Wead has been a fixture in GOP circles for years. He served as a special assistant to the president in the George H.W. Bush White House. He advised Ron Paul’s 2012 presidential campaign and, then, the 2016 presidential campaign of Rand Paul, Ron’s son. Along the way he has written a series of books, some about presidents and some with titles like “DREAM BIG: Ninety-nine Steps to Network Marketing Success.” Wead wrote several books featuring the Bush family. But in 2005 he released a series of recordings he had made of George W. Bush without Bush’s knowledge, causing a break with the family. Wead has lately allied himself with Trump World, publishing a 2017 “insider” account of the 2016 presidential campaign and a 2019 book about the inner-workings of the Trump White House. Both books were sympathetic portraits of Trump written with the full cooperation of the president, who sat for interviews and later tweeted his endorsements. 

In April, Wead visited Trump at Mar-a-Lago, where Trump called him “my favorite historian.” 

Wead appeared in a federal court in Washington, DC, on Monday, represented by Jay Sekulow, who also represented Trump during the Robert Mueller investigation. Sekulow said in a statement that Wead is “a respected author and supporter of charitable causes. He has pleaded not guilty and will continue to respond appropriately in court.”

Benton has also pleaded not guilty. He did not respond to a text message seeking comment for this story, and his attorney did not respond to a request for comment.

Benton already had a tangled history with campaign finance law. While working on Ron Paul ‘s presidential campaign, Benton and several other Paul aides connived to funnel $73,000 to a then-Iowa state senator who switched his endorsement from Michelle Bachmann to Paul. Benton was convicted in 2016 on four charges relating to the scandal. He was sentenced to six months home confinement and two years probation on September 20, 2016—two days before the Trump fundraiser at the center of Monday’s indictment, according to court records.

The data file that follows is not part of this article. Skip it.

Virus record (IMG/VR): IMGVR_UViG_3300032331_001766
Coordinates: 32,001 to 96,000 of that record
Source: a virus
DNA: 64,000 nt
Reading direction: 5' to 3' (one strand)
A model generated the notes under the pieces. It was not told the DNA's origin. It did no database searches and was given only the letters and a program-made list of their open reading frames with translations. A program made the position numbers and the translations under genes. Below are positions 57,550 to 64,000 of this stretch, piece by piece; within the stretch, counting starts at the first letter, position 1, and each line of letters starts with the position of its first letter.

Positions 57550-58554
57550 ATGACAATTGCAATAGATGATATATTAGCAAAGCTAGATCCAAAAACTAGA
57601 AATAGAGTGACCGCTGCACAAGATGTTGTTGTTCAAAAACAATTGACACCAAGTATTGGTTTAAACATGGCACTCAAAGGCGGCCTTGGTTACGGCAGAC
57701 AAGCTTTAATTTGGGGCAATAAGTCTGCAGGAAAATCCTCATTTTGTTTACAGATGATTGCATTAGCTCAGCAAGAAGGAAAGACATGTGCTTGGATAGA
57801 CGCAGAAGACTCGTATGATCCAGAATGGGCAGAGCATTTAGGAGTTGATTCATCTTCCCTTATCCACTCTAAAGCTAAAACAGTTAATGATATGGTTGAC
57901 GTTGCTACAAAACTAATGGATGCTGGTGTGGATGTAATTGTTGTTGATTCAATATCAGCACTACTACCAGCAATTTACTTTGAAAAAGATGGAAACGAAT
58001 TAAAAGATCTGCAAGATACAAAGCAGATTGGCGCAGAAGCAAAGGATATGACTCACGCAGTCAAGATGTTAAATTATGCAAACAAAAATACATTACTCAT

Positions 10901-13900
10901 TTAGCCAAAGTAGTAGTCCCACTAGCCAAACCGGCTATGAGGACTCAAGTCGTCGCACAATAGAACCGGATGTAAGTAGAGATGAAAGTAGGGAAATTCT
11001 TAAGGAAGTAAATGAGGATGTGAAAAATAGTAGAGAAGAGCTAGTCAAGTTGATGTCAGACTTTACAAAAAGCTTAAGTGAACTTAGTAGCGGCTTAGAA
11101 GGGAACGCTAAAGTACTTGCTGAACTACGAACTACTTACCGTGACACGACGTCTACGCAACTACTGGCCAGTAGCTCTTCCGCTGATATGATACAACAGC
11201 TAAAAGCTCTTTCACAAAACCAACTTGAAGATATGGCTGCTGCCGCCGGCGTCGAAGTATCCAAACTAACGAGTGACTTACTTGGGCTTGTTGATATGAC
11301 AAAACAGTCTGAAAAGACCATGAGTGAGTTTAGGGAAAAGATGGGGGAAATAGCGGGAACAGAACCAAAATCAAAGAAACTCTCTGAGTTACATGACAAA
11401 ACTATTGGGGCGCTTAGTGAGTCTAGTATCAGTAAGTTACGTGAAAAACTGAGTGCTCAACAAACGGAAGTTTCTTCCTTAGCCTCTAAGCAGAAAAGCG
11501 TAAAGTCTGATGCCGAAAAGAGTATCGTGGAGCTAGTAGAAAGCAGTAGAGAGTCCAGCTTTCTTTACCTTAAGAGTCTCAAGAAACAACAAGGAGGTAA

Benton didn’t attend the fundraiser and doesn’t seem to appear in any of Vasilenko’s social media postings about the event. According to the indictment, Benton and Wead started working on their plan on September 12, eight days before Benton’s sentencing on the earlier charges. And the DOJ alleges that Foreign National 1—presumably Vasilenko—landed in the United States on September 20, just about the time Benton was sentenced in an Iowa courtroom.

A few weeks later, Benton was caught in a sting investigation by the Telegraph, a London newspaper that sent reporters posing as representatives of a wealthy Chinese person to meet with him. Benton allegedly told the undercover reporters he could arrange for their funds to be funneled through dark money groups and spent on pro-Trump political activities, according to the paper. (At the time, Benton denied he had done anything “unethical”.)

Benton, who was still on home confinement at the time of the incident with the Telegraph reporters, was admonished by his probation officer for traveling without permission to New York, where the sting occurred, according to court filings that referenced the newspaper’s investigation. In December 2020, Benton received a pardon from then-President Trump, clearing his record of the 2016 conviction.